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Renault 5 GT Turbo

Renault 5 GT Turbo

Year (of specifications) 1985 - 1991
Engine(s) 1.4 litre 4 cylinder turbocharged
Transmission 5 speed manual FWD
Max speed -
0-60 7.5 seconds (Phase II cars)
Horsepower 120 horsepower
weight 853 kgs

This little French pocket rocket was fairly different to most of its competitors. Where the majority of hot hatches use the concept of a small car and a big engine to liven things up, Renault decided to use a small car with a small engine and just throw in a turbocharger. It worked well and this dinky car had rapid acceleration once the turbo was wound up. With only weighing 853 kg And having a respectable (in its day) 120 bhp this car sometimes felt like it wanted to take off. The modders of yesterday always thought it was sensible to tune the R5 up to a zillion bhp by strapping a turbo onto it that was the size of a horse. A pair of wings would have been a better mod!

The later (phase2) cars were the ones everyone remembers, partly because not many people can remember much earlier, and partly because they where in production for longer. From the outside the R5 looked like a jazzed up washing machine with its boxy body work being jazzed up by plastic wheel arch extensions, side skirts, big bumpers, front foglights, a small rear spoiler and a set of five spoke alloy wheels. From the inside it had the usual eighties futuristic styled dashboard, a couple of stripey spine hugging seats and a chunky steering wheel and gear knob.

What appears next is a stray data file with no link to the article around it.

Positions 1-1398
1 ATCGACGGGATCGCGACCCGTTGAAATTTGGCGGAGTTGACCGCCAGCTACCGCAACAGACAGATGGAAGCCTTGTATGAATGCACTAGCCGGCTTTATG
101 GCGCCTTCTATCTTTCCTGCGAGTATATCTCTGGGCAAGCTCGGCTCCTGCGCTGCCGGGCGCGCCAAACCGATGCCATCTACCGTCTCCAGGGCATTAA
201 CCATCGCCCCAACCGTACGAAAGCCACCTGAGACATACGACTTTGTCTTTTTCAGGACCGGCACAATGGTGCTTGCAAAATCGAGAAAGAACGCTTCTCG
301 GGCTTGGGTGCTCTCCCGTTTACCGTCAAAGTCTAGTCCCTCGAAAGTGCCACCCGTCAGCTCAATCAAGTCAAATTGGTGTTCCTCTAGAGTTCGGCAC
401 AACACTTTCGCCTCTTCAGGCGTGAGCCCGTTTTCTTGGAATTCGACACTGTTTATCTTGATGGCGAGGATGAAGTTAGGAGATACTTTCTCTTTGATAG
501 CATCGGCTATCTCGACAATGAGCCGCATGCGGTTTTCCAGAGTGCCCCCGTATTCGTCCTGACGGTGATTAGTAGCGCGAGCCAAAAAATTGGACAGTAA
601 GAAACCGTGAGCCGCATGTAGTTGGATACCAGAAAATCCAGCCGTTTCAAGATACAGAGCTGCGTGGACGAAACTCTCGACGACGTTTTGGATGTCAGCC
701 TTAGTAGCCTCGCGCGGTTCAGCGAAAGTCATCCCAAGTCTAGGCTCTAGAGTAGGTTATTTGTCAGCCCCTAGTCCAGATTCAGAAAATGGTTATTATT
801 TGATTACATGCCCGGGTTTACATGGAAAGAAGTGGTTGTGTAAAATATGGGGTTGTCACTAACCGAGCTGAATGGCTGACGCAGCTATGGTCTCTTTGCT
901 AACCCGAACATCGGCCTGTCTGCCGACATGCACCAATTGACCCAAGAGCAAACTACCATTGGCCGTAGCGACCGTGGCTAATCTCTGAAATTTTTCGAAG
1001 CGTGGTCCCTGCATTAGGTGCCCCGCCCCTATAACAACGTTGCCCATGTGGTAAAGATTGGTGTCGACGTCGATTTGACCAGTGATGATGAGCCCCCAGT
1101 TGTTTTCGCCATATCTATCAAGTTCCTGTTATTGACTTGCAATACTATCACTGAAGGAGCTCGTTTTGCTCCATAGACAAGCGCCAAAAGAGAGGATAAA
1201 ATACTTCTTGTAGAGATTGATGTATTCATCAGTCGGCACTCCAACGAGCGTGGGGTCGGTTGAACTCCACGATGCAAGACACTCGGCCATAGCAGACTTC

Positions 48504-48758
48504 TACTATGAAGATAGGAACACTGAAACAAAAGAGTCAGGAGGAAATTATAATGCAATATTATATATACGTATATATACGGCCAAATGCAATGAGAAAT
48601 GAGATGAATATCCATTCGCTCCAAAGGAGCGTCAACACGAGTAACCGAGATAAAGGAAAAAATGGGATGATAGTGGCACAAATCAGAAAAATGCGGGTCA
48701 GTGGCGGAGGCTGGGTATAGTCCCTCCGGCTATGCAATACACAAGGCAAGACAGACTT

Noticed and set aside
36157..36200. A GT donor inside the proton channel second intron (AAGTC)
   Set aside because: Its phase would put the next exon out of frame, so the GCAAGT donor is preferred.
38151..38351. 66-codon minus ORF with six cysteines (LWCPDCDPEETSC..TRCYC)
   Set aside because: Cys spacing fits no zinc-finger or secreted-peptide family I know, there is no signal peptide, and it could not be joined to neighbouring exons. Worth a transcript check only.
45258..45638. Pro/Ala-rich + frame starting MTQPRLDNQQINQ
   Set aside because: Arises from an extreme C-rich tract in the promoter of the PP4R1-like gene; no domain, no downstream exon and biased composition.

Driving the R5 turbo is an experience in lots of different ways, both good and bad. I'll start with the latter. The ride is washboard firm, although this gives the car a racy feel it does wear on you after a while. The seating position seems to high up for a sporty car. It has too much turbo lag for anyone's liking and driving in traffic can be tiring and often feels like hard work. They were never the most reliable either, especially the wide boy zillion bhp tuned ones. On the plus side it did handle very well. With loads of grip and point and shoot go kart like manners the R5 GT Turbo was good on a fast twisty road. Only let down by the turbo lag on a rally like back road where fast throttle response is more of a must have. However on the twisty stuff that's easy to read it's pretty impressive, with very little understeer and hardly any lift off oversteer. It turns into a corner very sharp and grips well holding the chosen line perfectly making it very easy to drive at speed.

Over the years the Renault Sport hothatches have evolved and keep getting better but this, there original pocket rocket, is still a fun car and a good buy for some retro driving thrills.

Words by Colin Fowler

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